Background: Measures of central pain processing like conditioned pain modulation and suprathreshold heat pain response (SHPR) have been described to assess different components of central pain modulatory mechanisms. Central pain processing potentially plays a role in the development of postsurgical pain, however, the role of conditioned pain modulation and SHPR in explaining postoperative clinical pain and disability is still unclear.
Methods: Seventy-eight patients with clinical shoulder pain were included in this study. Patients were examined before shoulder surgery, at 3 months, and 6 months after surgery. The primary outcome measures were pain intensity and upper extremity disability.
Results: Analyses revealed that the change score (baseline- 3 mo) of fifth pain rating of SHPR accounted for a significant amount of variance in 6-month postsurgical clinical pain intensity and disability after age, sex, preoperative pain intensity, and relevant psychological factors were considered.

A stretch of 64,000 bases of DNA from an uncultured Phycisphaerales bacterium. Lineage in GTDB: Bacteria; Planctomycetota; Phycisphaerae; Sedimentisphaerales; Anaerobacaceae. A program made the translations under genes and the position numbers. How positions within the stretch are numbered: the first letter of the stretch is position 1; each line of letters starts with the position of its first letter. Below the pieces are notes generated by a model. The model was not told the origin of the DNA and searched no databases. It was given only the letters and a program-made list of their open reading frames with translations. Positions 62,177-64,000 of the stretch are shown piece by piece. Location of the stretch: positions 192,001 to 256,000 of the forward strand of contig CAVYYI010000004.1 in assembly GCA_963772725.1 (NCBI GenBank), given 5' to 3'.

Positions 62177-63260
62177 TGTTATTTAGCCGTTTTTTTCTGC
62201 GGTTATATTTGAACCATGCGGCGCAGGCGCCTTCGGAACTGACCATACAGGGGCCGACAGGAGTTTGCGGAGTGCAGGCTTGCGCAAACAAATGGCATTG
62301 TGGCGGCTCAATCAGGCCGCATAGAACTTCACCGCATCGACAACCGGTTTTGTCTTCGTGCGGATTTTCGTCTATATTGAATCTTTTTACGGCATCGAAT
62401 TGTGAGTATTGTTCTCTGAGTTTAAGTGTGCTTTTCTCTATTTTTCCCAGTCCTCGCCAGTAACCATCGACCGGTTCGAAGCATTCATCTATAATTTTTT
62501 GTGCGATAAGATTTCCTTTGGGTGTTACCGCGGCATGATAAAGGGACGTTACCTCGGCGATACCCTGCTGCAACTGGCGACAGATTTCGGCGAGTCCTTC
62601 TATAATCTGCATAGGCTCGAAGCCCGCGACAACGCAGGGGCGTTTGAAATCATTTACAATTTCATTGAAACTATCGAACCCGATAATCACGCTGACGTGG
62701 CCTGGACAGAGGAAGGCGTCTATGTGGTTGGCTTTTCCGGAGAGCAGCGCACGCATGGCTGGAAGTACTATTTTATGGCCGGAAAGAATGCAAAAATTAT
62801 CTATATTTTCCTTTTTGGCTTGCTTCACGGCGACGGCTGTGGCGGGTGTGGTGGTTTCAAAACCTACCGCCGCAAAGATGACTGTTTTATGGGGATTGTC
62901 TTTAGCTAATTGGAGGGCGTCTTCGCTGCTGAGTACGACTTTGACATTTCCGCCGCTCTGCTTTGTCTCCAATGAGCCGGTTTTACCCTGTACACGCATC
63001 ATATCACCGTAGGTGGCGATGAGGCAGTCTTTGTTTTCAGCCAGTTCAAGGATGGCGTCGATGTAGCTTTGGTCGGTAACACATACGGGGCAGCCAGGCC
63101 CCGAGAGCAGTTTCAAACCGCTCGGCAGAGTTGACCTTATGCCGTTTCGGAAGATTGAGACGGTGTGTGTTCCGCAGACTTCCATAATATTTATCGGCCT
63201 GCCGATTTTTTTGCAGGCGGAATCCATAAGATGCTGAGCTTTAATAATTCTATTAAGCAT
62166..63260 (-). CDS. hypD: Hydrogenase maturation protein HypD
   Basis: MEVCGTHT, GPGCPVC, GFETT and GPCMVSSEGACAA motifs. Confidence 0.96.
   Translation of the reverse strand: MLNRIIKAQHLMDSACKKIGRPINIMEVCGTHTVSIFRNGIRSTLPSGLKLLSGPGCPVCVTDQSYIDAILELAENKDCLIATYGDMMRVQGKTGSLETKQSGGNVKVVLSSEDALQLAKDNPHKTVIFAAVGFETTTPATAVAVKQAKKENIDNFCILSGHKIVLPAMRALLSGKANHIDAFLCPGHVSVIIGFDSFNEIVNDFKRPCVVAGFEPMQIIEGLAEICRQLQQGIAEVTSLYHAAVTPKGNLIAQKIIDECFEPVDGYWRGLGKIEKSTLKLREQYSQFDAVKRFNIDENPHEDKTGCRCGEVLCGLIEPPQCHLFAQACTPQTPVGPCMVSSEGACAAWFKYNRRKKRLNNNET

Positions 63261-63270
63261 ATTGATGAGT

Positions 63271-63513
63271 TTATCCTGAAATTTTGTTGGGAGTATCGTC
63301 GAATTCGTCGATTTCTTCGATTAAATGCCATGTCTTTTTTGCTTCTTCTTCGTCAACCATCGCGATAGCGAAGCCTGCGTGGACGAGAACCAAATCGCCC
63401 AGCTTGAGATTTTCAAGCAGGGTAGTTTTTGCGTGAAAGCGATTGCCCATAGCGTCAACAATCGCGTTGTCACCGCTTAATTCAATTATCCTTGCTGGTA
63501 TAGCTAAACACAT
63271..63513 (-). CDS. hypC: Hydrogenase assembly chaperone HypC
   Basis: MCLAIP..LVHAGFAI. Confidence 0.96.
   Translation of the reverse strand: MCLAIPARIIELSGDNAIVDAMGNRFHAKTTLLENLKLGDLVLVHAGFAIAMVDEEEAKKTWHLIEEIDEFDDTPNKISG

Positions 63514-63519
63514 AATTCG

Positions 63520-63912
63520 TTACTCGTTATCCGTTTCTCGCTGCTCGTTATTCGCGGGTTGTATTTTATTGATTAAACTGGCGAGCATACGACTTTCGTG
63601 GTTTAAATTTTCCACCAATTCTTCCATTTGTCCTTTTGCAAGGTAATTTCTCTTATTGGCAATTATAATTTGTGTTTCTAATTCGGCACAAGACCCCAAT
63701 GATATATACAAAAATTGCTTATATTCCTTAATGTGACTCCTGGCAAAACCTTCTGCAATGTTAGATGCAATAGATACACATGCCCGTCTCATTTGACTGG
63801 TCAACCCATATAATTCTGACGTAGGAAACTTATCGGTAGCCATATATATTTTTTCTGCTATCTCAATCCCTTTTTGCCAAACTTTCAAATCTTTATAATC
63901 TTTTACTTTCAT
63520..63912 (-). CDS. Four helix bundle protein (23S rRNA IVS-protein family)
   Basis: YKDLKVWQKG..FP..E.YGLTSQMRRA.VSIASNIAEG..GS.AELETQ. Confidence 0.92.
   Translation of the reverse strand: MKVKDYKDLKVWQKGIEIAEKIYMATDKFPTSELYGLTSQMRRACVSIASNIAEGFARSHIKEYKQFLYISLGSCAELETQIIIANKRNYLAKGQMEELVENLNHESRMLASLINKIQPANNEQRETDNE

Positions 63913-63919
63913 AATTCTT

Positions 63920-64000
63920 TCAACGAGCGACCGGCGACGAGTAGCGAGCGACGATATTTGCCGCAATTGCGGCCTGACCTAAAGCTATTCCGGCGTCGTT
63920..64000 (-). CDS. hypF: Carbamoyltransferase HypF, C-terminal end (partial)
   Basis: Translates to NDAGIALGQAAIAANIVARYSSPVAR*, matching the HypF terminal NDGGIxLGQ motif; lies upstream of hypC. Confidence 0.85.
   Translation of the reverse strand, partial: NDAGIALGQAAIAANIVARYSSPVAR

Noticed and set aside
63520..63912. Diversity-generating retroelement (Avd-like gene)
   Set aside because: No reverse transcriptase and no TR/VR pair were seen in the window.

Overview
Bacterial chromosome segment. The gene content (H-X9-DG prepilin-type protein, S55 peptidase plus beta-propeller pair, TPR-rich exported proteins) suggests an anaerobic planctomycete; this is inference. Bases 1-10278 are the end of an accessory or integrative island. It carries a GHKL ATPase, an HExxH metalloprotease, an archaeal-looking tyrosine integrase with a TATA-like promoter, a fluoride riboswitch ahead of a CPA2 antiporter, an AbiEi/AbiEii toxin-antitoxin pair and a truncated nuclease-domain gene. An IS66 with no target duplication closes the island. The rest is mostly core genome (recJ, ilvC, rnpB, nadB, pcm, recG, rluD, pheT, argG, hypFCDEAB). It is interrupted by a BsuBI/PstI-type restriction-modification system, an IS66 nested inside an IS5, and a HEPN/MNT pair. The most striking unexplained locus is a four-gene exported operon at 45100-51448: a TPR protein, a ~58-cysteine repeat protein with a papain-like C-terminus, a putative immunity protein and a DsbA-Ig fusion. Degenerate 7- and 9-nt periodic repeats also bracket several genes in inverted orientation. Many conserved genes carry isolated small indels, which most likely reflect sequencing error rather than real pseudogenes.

Conclusions: The present study suggests that baseline measures of central pain processing were not predictive of 6-month postoperative pain outcome. Instead, the 3-month change in SHPR might be a relevant factor in the transition to an elevated 6-month postoperative pain and disability outcomes. In patients with shoulder pain, the 3-month change in a measure of central pain processing might be a relevant factor in the transition to elevated 6-month postoperative pain and disability scores.